a better tiki 21

Discussion in 'Multihulls' started by guzzis3, May 7, 2019.

  1. rob denney
    Joined: Feb 2005
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    rob denney Senior Member


    You were one of the the first people to point out the BS from the anti harry people, for which I am grateful. I'm sorry I disappoint you, but I have neither time nor money to complete every idea/inspiration to the level you require. If you are interested, I am more than happy to help you prove any particular point to your own satisfaction. I have 5 harryproas in various states of completion, all built to prove something. If you, or anyone else, want to take any of them, make them look nice and spend some money getting them past 'half arsed' and 'going somewhere', you are welcome.
    The main reason for Bucket List BUCKET LIST – HARRYPROA http://harryproa.com/?p=1751 was to see how much interest there was in racing and funding a low cost charter race boat, 4 of which could be moved in a container to regattas around the world. Interest in chartering was low. Interest in funding was non existent.
    As a proa Bucket List was just a version of the many harryproas that do work so I did not need to sail it to 'prove' anything. As a demo/development of Intelligent Infusion, painting and sailing it would not have proven anything. As a test bed for a telescoping rig, foils and triscarph configuration, it taught us a lot, which will be used on future boats.

    The slots are one of several means of attaching bulkheads on an Intelligently Infused boat. To understand them, you need to understand the layup of the hull.

    Harryproas may have been 'done to death" on the forums for those of us who have been here for a long time, but every time someone posts about them, I get more enquiries and web page hits, so I will continue to reply to questions about them.

    Better and more enlightening than cynically dismissing something you concede you don't know much about, maybe start a discussion about where you think wet laminating would be required and I will point out how we avoid it?

    There are no videos of the process as it is continuously evolving. For example, I am going to PNG next week to set up a shop building mini cargo ferries, which are Bucket List hulls, masts and beams with different dimensions. The build method for these is far advanced from how we built BL. And also requires no wet laminating.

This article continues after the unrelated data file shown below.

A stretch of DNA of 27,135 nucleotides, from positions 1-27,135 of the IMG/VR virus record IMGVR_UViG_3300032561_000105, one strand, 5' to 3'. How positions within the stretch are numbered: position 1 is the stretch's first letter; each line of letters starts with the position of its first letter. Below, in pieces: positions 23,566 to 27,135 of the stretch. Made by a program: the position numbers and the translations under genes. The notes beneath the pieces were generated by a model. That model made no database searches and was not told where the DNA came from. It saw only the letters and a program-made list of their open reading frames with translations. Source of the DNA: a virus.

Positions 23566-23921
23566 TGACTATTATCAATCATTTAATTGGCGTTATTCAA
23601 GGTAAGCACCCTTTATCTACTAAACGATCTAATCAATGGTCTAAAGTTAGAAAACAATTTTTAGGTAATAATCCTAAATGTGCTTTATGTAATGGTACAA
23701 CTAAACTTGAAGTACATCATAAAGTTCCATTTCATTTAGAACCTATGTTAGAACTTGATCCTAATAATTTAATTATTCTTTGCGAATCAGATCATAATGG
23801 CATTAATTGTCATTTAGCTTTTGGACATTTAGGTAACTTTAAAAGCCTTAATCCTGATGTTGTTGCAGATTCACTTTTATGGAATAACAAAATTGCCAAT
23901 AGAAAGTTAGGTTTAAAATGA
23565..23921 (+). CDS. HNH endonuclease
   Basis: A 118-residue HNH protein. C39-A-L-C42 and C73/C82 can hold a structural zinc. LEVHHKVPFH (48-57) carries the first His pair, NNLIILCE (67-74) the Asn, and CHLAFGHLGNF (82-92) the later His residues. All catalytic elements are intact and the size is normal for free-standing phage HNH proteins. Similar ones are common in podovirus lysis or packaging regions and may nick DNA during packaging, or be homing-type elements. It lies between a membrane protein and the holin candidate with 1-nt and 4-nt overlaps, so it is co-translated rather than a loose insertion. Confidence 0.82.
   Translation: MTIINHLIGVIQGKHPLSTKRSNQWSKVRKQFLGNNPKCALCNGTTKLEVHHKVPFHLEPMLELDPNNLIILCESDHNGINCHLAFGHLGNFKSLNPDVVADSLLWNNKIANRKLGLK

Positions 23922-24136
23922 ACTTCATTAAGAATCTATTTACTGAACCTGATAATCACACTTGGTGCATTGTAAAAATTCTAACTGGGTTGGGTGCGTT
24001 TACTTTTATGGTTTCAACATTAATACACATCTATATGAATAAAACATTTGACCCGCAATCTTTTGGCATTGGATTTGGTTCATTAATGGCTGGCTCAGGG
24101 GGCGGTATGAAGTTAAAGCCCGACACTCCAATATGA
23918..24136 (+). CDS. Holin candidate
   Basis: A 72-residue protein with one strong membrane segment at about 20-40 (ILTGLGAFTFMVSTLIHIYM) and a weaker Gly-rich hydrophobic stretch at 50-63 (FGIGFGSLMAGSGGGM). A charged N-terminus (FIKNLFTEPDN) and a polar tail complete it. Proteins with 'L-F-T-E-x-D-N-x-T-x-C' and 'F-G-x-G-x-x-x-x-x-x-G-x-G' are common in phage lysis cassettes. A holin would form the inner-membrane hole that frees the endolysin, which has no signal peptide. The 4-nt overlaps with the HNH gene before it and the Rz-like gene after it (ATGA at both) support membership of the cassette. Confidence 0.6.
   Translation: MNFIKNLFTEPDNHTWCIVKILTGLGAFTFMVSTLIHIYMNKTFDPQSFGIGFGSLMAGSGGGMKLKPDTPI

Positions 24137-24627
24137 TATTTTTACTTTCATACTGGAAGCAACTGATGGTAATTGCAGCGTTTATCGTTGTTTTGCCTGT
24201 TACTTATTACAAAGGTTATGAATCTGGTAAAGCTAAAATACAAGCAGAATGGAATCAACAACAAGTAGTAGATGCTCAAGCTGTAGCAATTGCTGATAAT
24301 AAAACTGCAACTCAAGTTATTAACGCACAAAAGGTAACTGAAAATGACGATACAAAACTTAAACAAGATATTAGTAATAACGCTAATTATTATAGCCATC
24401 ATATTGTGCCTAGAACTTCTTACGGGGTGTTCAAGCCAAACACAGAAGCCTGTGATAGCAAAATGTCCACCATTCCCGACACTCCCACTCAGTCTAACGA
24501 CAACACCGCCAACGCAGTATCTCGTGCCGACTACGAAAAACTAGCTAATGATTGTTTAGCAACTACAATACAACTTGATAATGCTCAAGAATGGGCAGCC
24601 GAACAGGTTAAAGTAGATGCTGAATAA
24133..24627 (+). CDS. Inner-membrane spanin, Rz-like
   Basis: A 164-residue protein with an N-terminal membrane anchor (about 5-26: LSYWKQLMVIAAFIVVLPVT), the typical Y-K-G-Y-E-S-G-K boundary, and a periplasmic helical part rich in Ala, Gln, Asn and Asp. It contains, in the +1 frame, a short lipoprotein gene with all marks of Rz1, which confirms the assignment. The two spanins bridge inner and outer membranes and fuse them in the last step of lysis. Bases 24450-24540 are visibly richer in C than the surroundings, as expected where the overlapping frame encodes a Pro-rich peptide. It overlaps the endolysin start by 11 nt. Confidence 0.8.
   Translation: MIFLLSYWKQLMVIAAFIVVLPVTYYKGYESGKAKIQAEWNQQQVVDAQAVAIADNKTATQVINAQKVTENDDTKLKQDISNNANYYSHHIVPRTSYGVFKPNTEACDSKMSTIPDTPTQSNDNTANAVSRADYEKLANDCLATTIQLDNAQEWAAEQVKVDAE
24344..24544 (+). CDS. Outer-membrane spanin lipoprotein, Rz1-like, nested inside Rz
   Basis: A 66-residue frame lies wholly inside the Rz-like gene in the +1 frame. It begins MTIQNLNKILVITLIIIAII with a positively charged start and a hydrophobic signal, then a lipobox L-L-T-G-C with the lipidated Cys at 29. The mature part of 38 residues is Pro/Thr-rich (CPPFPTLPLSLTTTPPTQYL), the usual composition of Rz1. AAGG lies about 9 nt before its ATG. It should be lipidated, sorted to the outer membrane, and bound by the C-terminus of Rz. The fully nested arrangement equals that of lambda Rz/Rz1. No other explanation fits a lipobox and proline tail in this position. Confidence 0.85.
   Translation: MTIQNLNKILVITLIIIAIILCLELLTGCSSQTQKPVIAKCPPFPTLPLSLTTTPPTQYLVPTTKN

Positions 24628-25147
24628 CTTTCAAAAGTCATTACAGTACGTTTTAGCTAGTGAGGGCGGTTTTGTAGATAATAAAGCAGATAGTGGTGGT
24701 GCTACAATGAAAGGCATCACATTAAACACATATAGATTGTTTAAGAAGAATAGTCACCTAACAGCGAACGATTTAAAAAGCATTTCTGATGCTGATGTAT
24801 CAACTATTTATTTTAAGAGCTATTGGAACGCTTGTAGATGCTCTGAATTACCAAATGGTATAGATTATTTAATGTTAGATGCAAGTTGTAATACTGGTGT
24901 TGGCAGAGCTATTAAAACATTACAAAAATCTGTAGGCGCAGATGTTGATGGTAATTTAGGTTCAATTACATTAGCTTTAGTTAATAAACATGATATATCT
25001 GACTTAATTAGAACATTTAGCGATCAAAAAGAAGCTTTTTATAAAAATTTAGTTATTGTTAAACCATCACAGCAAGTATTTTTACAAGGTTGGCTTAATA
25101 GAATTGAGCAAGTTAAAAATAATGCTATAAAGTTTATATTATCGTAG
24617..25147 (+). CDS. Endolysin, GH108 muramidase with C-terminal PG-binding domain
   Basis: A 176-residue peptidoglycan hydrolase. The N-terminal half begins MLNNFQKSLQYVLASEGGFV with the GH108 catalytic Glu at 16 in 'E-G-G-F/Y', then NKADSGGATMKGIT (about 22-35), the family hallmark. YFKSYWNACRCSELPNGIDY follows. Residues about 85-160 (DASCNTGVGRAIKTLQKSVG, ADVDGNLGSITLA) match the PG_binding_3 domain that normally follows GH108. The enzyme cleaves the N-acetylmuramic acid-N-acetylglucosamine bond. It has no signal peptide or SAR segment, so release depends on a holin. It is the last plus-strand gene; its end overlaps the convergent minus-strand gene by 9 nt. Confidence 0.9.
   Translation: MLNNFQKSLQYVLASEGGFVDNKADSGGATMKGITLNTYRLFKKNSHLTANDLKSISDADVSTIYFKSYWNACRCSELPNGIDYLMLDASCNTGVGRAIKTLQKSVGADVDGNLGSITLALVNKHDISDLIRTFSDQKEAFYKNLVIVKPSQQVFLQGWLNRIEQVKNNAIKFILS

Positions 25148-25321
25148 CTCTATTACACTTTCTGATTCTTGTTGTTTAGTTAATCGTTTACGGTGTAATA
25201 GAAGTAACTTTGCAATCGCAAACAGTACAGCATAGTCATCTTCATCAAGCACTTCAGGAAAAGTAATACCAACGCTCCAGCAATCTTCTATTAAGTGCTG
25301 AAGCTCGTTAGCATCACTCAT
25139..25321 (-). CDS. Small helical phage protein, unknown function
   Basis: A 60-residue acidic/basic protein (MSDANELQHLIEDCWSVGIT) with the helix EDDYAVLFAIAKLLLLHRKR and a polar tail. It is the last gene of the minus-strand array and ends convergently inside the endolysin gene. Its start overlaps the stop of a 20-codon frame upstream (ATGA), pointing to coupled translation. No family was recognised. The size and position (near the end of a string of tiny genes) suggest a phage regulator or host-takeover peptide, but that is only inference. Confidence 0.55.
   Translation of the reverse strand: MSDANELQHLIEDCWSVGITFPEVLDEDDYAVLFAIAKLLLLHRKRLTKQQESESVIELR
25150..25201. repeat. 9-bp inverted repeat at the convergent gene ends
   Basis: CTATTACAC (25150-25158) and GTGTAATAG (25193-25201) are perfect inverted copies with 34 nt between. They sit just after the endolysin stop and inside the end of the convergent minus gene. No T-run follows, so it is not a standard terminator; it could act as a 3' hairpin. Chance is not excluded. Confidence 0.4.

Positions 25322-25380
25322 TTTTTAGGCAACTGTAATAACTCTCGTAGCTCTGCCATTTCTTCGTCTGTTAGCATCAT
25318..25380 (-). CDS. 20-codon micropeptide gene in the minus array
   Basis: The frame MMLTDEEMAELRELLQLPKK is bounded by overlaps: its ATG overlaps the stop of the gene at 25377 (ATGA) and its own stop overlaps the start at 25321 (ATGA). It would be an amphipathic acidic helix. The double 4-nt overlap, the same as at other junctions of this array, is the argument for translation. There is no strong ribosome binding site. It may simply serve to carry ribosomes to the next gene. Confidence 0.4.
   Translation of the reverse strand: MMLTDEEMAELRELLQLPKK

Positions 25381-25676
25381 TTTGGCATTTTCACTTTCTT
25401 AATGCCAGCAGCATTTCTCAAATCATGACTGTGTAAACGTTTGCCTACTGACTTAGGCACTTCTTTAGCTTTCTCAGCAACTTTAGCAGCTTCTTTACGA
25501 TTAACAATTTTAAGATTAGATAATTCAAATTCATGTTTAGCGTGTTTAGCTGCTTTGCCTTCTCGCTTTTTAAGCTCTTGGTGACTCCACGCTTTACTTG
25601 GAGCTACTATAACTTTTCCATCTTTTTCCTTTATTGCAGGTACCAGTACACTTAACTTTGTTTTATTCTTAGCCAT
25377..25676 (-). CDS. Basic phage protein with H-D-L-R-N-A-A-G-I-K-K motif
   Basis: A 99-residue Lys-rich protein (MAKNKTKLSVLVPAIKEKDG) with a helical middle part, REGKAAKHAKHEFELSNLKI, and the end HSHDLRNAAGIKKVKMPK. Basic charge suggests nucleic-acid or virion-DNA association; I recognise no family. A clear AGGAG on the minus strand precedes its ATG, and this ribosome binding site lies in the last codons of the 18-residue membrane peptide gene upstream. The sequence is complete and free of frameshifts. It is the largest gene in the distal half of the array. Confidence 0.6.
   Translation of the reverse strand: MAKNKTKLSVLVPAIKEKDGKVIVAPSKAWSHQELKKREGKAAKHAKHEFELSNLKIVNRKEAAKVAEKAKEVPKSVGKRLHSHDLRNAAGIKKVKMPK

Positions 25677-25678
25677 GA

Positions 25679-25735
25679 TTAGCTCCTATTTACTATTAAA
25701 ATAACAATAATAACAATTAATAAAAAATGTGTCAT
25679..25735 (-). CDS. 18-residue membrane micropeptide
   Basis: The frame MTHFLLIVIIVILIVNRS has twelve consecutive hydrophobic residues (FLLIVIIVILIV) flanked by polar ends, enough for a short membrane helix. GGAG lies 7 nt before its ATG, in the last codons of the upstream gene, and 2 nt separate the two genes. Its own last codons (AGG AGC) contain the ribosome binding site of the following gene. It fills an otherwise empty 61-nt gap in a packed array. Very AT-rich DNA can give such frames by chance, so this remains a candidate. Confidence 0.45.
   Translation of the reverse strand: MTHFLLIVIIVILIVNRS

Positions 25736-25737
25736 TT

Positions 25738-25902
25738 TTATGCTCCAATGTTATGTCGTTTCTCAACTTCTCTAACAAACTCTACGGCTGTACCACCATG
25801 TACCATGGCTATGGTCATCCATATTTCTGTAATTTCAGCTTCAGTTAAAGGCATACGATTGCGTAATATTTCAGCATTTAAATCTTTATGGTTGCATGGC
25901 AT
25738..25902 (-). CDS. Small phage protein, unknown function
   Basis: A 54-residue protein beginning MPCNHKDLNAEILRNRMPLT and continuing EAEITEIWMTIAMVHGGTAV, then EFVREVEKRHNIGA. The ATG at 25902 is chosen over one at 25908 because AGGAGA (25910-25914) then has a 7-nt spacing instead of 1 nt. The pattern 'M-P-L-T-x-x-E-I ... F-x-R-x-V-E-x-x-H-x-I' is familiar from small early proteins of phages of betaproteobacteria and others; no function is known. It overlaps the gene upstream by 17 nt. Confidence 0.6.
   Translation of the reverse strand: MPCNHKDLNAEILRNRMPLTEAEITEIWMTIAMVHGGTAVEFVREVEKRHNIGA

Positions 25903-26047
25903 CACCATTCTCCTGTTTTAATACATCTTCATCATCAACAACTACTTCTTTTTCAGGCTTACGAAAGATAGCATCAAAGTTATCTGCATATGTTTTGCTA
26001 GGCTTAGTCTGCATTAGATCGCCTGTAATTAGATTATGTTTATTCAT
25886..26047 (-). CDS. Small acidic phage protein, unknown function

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  2. guzzis3
    Joined: Nov 2009
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    guzzis3 Senior Member

    What is 1708 biax ?

    If I were building that I'd put 600gsm 45/45 outside and 400 gsm 45/45 inside over 9 or 10 mm 80 kg/cubic m pvc foam. That'd be heaps heavy enough for a boat that size.

    Don't get me started on models. I watch fea and mechanical modeling develop over the decades. I have seen a few models that were spot on but geez I've seen some garbage.

    Bulkheads don't endure much racking, I guess I'd do an experiment, or just build the boat and see if it breaks...
     
  3. oldmulti
    Joined: May 2019
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    oldmulti Senior Member

    Guzzis3 1708 is a kyntex cloth that has a 17 oz biax cloth attached to a 3/4 oz csm layer. It was a USA invention (still available) and was advanced for the 80/90's. It allowed a single shot layup instead of a 2 part layup. And I agreed with you suggested fiberglass layup.
     
  4. guzzis3
    Joined: Nov 2009
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    guzzis3 Senior Member

    Thank you for that. I always struggle converting oz to gsm because I can never remember if you use a sq foot or sq yard.... :)
     
  5. oldmulti
    Joined: May 2019
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    oldmulti Senior Member

    guzzis3 the 1708 equivalent is a 600 gsm biax (45 degree glass strands in both directions) with a 225 gsm chopped strand mat attached. 1 oz CSM = 300 grams, 10 oz cloth, woven rovings = 340 grams/square meter.
     
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  6. redreuben
    Joined: Jan 2009
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    Location: Beaconsfield Western Australia

    redreuben redreuben

    My understanding is biax is 0/90 like woven, 45/45 is double bias.
     
  7. oldmulti